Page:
Long Meg And Her Daughters Stone Circle

Long Meg And Her Daughters by munki-boy

Long Meg And Her Daughters Stone Circle

The monument is the stone circle known as Long Meg and Her Daughters, together with an associated cursus or linear earthwork to the west of the stone circle, and a prehistoric enclosure to the north. It is located on the edge of a wide sandstone terrace above the east bank of the River Eden. The monument includes an oval enclosure of stones with an outlying stone known as Long Meg to the south west. The cursus and prehistoric enclosure have been identified from cropmarks visible in aerial photographs which clearly show the infilled ditches of these two monuments, neither of which are visible at ground level. The stone circle includes 69 large stones, some standing and some fallen, which are granitic glacial erratics arranged in a slight oval flattened to the north. The stones enclose an area measuring approximately 109m east-west by 94m north-south. An entrance at the south west side of the circle has two stones outside the main circle forming a portal or doorway into the circle. A short distance beyond the entrance is Long Meg, an outlying monolith of red sandstone 3.4m tall aligned from the centre of the circle on the mid-winter sunset. It is decorated with cup and ring marks - a relief sculpture produced by pecking and considered to be a form of religious symbolism - together with numerous other motifs including spirals, concentric circles, ovoids and curved lines. Immediately to the north of the stone circle, and partly overlain by Longmeg Farm, aerial photographs have identified the infilled ditch of a roughly circular enclosure measuring some 210m north-south by 200m east-west. At the point where the stone circle and the enclosure virtually touch, the stone circle has been flattened slightly in shape suggesting that the enclosure was already in existence and the stones arranged so as not to disturb this earlier feature. To the west of the stone circle aerial photographs have identified two infilled ditches of a cursus running for approximately 600m from the cliff above the River Eden to the entrance on the south western side of the stone circle. The ditches are virtually parallel and c.40m-50m apart. The western end of the cursus is terminated by an oblique ditch also visible on aerial photographs. The eastern end is less clear; the northern ditch appears to run to the edge of the stone circle, the southern ditch, however, cannot be traced quite this far on existing aerial photographs but it is reasonable to assume that it also continues at least to the stone circle. The designs of the rock art depicted on Long Meg, together with dating evidence from other stone circles and cursuses suggest use of this monument as a religious or ritual gathering point from the Late Neolithic to the Early Bronze Age, c.2400 - 1000 BC. Antiquarian reports indicate that two round cairns were located within the stone circle in the 17th century, and local tradition states that bones were also found. The surface of the road to Longmeg Farm and the track beyond the farm, and all walls, fences, gateposts, field boundaries and telegraph poles are excluded from the scheduling, although the ground beneath all these features is included. Extract from Record of Scheduled Monuments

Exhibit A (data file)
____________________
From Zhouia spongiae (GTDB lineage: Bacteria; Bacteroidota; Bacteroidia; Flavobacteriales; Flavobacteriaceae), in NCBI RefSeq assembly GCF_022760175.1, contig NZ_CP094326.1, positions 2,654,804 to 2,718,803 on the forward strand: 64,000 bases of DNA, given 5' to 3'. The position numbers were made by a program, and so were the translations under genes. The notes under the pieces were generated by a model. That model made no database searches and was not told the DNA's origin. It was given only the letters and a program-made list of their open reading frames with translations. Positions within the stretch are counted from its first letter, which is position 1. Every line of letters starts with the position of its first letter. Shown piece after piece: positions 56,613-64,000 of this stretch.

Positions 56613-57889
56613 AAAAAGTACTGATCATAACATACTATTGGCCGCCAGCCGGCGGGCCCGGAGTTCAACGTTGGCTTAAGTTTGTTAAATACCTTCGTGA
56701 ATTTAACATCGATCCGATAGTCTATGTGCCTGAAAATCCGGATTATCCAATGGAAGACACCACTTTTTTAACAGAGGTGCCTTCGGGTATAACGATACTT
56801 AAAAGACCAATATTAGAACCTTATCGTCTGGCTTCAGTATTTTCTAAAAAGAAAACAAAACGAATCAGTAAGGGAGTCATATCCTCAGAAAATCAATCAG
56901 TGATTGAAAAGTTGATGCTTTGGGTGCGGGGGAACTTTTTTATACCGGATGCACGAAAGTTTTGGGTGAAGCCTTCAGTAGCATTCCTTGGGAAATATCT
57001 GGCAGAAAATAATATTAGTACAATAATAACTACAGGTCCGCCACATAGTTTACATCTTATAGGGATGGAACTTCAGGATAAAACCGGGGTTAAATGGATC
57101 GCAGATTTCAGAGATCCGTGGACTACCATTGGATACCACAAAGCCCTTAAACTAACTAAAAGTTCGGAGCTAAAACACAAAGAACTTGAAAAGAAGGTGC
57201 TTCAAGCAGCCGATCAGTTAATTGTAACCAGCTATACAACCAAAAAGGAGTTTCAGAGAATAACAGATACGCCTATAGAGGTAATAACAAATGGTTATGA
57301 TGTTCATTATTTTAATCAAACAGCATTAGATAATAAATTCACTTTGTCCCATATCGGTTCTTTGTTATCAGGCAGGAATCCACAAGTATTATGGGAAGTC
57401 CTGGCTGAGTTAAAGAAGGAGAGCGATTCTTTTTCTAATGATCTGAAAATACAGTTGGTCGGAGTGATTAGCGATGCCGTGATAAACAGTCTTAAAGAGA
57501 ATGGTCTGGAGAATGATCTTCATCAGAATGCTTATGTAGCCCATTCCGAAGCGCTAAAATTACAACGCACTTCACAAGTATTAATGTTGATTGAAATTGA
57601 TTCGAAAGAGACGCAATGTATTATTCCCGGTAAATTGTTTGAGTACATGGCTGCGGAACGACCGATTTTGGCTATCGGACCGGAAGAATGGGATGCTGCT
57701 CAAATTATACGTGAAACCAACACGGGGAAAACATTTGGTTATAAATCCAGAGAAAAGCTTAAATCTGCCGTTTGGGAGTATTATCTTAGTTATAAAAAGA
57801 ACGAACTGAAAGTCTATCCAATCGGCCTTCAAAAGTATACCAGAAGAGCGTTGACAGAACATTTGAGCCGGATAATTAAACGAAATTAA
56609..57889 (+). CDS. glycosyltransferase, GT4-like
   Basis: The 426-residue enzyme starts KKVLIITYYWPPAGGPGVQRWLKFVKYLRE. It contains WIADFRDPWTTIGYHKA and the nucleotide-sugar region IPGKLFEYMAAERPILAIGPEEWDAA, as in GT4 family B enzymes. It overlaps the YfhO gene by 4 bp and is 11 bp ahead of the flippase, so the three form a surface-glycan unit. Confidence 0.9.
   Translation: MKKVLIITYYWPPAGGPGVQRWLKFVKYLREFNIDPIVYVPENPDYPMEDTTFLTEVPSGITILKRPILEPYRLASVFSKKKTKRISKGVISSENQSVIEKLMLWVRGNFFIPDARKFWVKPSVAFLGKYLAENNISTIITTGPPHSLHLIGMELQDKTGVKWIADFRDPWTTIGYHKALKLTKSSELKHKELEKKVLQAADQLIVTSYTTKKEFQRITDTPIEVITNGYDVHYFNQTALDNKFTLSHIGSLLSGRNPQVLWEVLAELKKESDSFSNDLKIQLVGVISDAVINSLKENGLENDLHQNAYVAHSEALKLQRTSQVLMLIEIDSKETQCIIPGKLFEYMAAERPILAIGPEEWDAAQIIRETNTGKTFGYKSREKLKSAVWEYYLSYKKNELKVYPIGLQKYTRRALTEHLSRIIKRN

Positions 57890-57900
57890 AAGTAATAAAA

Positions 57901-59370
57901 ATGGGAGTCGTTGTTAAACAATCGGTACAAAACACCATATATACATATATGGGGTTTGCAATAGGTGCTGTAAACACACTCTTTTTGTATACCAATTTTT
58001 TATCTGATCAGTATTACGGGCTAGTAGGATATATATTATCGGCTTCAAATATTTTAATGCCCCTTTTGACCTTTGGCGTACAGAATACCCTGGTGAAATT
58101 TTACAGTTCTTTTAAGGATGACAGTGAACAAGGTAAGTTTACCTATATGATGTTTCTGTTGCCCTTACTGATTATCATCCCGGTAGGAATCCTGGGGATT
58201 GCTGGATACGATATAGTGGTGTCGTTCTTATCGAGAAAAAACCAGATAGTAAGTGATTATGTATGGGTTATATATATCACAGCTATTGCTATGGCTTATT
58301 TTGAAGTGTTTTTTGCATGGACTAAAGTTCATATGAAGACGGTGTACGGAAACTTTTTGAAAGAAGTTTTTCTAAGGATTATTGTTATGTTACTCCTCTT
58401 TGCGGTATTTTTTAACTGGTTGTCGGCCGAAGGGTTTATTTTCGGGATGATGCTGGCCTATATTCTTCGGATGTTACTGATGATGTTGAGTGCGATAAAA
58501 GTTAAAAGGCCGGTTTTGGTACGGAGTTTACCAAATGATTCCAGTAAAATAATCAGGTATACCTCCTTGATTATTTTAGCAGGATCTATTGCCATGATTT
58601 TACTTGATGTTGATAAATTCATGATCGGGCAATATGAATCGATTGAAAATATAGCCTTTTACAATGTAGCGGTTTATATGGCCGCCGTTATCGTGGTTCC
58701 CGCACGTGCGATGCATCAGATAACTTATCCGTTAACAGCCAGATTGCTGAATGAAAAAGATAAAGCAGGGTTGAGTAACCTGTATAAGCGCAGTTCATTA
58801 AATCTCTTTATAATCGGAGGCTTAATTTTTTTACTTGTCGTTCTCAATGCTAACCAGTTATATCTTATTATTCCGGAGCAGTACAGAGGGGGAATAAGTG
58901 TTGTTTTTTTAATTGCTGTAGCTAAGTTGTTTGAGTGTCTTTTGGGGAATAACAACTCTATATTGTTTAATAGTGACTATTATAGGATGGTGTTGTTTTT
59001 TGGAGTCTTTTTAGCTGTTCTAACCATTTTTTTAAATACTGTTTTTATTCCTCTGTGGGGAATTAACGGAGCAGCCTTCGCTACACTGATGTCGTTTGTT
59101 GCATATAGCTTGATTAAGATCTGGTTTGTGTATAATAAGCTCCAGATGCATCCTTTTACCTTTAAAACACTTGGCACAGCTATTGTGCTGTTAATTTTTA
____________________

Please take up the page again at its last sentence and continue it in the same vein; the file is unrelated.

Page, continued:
Taken individually Long Meg and Her Daughters stone circle, the cursus, and the prehistoric enclosure are each of major archaeological importance. The stone circle is the largest irregular stone circle in Cumbria and is considered, on the basis of its form, to belong to an early period in the tradition of stone circle construction. The outlying stone, Long Meg, displays a well preserved and complex arrangement of prehistoric rock art. The cursus is the only known example of this class of monument in north west England, and the prehistoric enclosure is considered, on the basis of the arrangement of stones in the adjacent stone circle, to predate the circle and thus represents a rare survival of a Neolithic enclosure. Taken collectively the site represents a unique combination of spatially associated monuments of the Late Neolithic - Early Bronze Age date. This association suggests that use of these individual monuments probably overlapped for at least some of their respective periods of use and attests to the importance of this area as a major gathering point for the wider populace for religious, ritual and ceremonial purposes during many centuries. Extract from Record of Scheduled Monuments

Created: 27  November  2016  Edited: 24  July  2018

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